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Surnames of some South Slavic groups such as Serbs, Croats, Montenegrins, and Bosniaks traditionally end with the suffixes "-ić" and "-vić" (often transliterated to English and other western languages as "ic", "ich", "vic" or "vich". The v is added in case the name to which "-ić" follows ends on a vowel, to avoid double vowels with the "i" in "-ić".) which are a diminutive indicating descent i.e. "son of." In some cases family name was derived from a profession (e.g. blacksmith – "Kovač" → "Kovačević").
In general family names in all of these countries follow this pattern with some family names being typically Serbian, some typically Croat and yet others being common throughout the whole linguistic region.
Children usually inherit fathers family name. In older naming convention which was common in Serbia up until mid-19th century a person's name would consist of three distinct parts: the person's given name, the patronymic derived from father's personal name, and the family name, as seen in for example in the name of language reformer Vuk Stefanović Karadžić.
Official family names do not have distinct male or female forms. The somewhat archaic unofficial form of adding suffixes to family names to form female form exists, with -eva, implying "daughter of" or "female descendant of" or -ka, implying "wife of" or "married to".
Bosniak Muslim names follow the same formation pattern but are usually derived from proper names of Islamic origin, often combining archaic Islamic or feudal Turkish titles i.e. Mulaomerović, Šabanović, Hadžihafizbegović etc. Also related to Islamic influence is prefix Hadži- found in some family names. Regardless of religion, this prefix was derived from the honorary title which a distinguished ancestor earned by making a pilgrimage to either Christian or Islamic holy places. Hadžibegić, being Bosniak Muslim example.
In Croatia where tribal affiliations persisted longer, Lika, Herzegovina etc., original family name came to signify practically all people living in one area or holding of the nobles. The Šubić family owned land around the Zrin River in the Central Croatian region of Banovina. The surname became Šubić Zrinski, the most famous being Nikola Šubić Zrinski.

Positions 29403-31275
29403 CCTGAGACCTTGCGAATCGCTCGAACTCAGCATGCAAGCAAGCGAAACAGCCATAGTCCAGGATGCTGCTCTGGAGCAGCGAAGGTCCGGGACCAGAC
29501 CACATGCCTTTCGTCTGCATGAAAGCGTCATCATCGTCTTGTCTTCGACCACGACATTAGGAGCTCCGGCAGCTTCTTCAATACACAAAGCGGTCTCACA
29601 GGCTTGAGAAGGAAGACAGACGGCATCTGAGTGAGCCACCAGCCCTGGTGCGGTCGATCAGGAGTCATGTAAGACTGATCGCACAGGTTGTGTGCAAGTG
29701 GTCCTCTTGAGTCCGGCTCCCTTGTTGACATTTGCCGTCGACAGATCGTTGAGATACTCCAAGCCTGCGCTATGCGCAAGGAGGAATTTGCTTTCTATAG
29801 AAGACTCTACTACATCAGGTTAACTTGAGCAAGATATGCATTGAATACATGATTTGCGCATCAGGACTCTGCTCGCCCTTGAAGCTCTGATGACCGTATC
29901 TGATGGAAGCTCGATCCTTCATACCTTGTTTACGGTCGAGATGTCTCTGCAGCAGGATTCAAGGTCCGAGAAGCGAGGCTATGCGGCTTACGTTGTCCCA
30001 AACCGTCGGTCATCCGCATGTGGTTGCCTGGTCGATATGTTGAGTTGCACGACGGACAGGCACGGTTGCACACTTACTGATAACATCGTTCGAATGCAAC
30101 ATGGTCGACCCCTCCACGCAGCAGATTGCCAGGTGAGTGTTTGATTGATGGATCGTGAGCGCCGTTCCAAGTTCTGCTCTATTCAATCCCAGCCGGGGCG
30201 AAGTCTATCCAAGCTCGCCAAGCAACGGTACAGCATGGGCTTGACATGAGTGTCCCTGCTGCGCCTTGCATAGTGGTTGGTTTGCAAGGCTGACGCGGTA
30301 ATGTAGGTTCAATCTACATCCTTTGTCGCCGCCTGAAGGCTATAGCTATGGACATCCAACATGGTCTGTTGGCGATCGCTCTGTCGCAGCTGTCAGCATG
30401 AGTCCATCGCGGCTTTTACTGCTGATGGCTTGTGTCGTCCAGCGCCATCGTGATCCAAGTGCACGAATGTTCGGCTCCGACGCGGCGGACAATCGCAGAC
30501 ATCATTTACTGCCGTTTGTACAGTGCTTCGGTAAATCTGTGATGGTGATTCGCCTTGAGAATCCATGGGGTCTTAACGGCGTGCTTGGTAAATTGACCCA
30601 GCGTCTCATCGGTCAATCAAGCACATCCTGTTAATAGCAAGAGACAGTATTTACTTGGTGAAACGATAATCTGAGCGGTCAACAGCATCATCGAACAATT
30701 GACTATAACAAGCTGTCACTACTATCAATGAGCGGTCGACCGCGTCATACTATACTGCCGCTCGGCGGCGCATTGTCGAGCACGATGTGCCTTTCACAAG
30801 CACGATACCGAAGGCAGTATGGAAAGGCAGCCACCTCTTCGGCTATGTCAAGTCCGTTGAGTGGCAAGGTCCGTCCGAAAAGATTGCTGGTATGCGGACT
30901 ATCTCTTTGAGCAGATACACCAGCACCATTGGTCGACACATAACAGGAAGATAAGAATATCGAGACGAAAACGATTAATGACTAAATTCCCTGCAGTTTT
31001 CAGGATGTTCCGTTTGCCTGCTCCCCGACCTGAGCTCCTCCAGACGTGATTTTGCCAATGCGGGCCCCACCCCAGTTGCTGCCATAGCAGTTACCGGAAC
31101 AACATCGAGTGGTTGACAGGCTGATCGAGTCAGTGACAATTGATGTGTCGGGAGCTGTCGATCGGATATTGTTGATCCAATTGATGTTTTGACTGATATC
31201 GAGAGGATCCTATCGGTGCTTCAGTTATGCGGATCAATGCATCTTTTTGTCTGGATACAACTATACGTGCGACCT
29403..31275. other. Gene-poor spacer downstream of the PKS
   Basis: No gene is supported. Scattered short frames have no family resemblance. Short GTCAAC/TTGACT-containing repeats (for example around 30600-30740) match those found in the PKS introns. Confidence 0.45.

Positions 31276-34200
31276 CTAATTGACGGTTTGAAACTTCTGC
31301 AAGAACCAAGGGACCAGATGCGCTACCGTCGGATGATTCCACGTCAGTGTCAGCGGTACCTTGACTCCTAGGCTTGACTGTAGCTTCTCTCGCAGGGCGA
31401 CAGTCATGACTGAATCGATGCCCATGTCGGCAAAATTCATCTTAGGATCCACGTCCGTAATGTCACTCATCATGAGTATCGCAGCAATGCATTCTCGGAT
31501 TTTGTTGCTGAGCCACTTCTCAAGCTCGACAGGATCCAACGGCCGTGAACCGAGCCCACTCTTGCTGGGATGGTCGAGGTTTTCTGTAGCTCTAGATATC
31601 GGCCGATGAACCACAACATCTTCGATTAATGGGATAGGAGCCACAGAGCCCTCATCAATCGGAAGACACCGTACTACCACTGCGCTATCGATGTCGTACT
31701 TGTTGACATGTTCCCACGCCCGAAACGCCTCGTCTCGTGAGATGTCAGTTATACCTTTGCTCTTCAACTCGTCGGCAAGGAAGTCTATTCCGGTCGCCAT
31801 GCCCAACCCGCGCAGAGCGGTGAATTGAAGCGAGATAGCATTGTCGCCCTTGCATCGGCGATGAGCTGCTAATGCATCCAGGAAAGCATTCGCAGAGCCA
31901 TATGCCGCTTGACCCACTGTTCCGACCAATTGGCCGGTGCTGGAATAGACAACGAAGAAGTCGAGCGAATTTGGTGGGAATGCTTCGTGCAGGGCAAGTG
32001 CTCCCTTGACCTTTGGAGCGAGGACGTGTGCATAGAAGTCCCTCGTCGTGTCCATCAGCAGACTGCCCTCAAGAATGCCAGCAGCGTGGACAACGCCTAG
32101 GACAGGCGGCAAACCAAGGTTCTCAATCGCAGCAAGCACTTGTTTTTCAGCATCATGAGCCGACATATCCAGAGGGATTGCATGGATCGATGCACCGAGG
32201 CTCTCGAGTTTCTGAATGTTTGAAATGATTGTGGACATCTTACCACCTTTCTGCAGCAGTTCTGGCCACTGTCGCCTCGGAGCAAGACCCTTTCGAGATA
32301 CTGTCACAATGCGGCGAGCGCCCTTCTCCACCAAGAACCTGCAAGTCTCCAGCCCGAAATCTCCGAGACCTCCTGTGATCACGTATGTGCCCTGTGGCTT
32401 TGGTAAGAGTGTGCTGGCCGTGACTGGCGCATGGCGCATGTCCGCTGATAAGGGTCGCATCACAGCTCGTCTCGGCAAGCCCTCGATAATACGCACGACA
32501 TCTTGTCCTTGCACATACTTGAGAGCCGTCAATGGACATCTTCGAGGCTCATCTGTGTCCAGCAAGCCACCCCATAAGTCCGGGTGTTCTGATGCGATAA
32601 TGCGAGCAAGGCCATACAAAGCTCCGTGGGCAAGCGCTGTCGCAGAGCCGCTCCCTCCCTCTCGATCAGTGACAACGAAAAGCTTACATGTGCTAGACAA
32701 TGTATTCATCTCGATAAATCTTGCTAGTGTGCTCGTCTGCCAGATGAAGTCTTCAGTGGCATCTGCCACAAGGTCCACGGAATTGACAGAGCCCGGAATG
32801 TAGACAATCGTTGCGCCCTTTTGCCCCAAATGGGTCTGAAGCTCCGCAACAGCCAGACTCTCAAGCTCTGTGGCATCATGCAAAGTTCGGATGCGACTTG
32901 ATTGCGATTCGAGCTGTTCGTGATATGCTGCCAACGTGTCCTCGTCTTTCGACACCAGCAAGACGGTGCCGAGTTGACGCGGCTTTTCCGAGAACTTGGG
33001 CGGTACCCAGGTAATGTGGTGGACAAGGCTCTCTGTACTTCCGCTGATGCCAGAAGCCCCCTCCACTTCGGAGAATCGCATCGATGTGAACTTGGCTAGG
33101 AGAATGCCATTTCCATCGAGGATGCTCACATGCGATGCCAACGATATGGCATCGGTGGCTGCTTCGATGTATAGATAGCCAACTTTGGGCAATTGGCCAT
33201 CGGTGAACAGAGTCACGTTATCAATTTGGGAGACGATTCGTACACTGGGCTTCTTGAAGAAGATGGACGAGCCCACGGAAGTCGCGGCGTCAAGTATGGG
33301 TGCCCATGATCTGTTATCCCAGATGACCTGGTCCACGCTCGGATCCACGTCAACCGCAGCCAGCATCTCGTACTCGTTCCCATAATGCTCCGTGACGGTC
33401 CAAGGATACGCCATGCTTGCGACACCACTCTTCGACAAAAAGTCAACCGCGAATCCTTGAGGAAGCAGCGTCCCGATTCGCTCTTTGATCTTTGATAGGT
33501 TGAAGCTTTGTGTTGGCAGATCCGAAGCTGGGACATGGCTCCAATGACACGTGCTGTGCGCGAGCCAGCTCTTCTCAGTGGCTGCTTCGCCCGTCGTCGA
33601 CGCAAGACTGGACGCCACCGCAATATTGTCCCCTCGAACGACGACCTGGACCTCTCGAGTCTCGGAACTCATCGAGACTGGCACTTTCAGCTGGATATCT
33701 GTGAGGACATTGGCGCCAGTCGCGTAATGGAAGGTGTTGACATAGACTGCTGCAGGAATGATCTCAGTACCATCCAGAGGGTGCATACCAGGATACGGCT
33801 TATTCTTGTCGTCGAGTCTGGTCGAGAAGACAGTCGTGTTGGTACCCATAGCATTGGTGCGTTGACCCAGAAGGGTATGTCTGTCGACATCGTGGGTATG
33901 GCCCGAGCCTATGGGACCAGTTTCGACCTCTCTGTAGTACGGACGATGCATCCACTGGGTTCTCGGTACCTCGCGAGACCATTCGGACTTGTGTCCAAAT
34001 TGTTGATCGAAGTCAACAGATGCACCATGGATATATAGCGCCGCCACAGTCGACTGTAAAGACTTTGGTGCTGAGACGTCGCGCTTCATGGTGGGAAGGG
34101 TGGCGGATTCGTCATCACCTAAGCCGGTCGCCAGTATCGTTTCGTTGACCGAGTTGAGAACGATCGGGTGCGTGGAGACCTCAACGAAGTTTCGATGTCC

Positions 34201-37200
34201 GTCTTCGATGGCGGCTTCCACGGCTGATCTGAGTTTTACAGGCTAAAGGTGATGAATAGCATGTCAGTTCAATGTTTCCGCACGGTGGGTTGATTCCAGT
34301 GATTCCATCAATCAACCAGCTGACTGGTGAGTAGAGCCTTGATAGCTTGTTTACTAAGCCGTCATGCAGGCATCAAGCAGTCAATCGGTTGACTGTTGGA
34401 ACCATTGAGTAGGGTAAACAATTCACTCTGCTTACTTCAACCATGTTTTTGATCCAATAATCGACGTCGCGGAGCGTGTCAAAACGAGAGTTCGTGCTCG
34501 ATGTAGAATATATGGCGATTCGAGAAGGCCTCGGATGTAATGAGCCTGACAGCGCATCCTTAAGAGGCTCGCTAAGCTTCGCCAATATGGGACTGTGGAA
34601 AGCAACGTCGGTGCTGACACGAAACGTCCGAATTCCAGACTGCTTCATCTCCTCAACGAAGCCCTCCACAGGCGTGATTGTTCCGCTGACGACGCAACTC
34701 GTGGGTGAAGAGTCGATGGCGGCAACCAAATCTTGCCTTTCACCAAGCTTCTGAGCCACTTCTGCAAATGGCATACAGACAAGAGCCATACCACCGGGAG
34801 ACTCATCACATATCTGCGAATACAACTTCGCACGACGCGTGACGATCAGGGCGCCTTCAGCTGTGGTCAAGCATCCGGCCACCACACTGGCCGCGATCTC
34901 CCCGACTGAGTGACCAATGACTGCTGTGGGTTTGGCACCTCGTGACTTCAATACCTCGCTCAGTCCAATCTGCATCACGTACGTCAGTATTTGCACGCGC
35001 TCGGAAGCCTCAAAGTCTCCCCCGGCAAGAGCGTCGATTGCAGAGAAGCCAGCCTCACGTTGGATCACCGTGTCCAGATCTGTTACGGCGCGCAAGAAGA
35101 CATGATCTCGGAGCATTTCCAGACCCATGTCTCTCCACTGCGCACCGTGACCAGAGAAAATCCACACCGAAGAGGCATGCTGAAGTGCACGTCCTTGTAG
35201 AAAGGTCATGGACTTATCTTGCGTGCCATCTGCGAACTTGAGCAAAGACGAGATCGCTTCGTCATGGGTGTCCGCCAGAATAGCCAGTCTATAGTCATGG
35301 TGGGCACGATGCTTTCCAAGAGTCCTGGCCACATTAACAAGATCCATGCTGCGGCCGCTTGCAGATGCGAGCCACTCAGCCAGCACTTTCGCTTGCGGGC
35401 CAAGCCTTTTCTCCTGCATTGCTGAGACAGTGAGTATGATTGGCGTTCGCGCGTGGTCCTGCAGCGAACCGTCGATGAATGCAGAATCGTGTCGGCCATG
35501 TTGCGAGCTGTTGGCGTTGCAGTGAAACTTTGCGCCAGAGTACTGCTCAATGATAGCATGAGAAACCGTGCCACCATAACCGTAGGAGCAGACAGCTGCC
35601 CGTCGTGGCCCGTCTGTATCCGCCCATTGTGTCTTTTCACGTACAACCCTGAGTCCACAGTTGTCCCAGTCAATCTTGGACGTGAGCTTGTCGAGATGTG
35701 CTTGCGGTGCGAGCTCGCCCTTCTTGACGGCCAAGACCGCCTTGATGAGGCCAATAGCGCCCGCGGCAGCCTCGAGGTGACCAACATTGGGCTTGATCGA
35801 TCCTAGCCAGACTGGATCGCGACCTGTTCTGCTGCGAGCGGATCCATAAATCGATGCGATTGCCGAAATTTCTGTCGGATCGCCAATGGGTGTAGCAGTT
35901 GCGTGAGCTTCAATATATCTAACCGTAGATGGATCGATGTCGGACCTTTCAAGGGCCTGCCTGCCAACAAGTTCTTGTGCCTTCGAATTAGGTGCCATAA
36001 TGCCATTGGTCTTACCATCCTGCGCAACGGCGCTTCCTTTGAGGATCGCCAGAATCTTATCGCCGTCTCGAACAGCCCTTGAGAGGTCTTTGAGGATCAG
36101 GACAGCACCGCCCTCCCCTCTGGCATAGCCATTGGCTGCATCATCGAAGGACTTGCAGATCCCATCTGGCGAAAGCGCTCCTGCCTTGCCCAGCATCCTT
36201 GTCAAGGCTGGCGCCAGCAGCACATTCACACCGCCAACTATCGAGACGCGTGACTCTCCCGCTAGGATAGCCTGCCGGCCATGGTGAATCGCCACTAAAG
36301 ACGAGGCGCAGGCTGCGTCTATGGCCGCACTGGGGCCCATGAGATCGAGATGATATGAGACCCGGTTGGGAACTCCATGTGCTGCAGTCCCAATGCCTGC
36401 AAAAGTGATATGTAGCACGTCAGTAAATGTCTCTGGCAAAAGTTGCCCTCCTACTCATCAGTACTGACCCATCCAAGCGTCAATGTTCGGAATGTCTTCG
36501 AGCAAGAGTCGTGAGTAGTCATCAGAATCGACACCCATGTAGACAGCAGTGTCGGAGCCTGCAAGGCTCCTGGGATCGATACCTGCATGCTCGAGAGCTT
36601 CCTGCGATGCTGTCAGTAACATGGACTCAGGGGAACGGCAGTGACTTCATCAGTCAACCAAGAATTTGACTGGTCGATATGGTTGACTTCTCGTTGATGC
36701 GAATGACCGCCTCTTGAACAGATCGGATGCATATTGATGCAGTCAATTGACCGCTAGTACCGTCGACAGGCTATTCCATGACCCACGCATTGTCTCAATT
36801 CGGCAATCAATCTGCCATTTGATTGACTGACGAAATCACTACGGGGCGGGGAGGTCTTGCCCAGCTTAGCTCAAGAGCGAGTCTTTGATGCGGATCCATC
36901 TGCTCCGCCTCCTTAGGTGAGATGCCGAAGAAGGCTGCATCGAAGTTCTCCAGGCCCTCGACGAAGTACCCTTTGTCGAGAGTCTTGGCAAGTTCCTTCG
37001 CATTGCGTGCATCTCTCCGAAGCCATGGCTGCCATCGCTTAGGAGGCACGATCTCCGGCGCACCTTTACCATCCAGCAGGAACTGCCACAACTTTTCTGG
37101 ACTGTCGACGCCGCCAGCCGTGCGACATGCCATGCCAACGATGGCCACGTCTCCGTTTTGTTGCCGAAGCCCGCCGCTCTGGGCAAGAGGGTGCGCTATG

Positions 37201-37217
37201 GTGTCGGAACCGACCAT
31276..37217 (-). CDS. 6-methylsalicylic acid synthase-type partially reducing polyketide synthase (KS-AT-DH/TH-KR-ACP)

Due to discriminatory laws in Austro-Hungarian Empire some of Serb families of Vojvodina have discarded suffix -ić in an attempt to mask their ethnicity and avoid heavy taxation.
Among the Bulgarians, another South Slavic people, the typical surname suffix is "-ov" (Ivanov, Kovachev), although other popular suffixes also exist.
In the Republic of Macedonia, the most popular suffix today is "-ski".
Slovenes have a great variety of surnames, most of them differentiated according to region. Surnames ending in -ič are less frequent than among Croats and Serbs. There are typically Slovenian surnames ending in -ič, such as Blažič, Stanič, Marušič. Many Slovenian surnames, especially in the Slovenian Littoral, end in -čič (Gregorčič, Kocijančič, Miklavčič, etc.), which is uncommon for other South Slavic peoples (except the neighboring Croats, e.g. Kovačić, Jelačić, Kranjčić, etc.). On the other hand, surname endings in -ski and -ov are rare, and are usually of foreign (mostly Czech) origin. One of the most typical Slovene surname endings is -nik (Rupnik, Pučnik, Plečnik, Pogačnik, Podobnik) and other used surname endings are -lin (Pavlin, Mehlin, Ahlin, Ferlin), -ar (Mlakar, Ravnikar, Smrekar Tisnikar) and -lj (Rugelj, Pucelj, Bagatelj, Bricelj). Many Slovenian surnames are linked to Medieval rural settlement patterns. Surnames like Novak (literally, "the new one") or Hribar (from hrib, hill) were given to the peasants settled in newly established farms, usually in high mountains. Peasant families were also named according to the owner of the land which they cultivated: thus, the surname Kralj (King) or Cesar (Emperor) was given to those working on royal estates, Škof (Bishop) or Vidmar to those working on ecclesiastical lands, etc. Many Slovenian surnames are named after animals (Medved – bear, Volk, Vovk or Vouk – wolf, Golob – pigeon, Lisjak – fox, Orel – eagle, Zajc or Zajec – rabbit, etc.). Many are named after neighbouring peoples: Horvat, Hrovat, or Hrovatin (Croat), Furlan (Friulian), Nemec (German), Lah (Italian), Vogrin, Vogrič or Vogrinčič (Hungarian), Vošnjak (Bosnian), Čeh (Czech), Turk (Turk), or different Slovene regions: Kranjc, Kranjec or Krajnc (from Carniola), Kraševec (from the Kras), Korošec (from Carinthia), Kočevar or Hočevar (from the Gottschee county).Further information: Bulgarian name, Croatian name, Serbian name, and Macedonian names
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Famous quotes containing the word south:
“The South Wind is a baker.”
—Vachel Lindsay (18791931)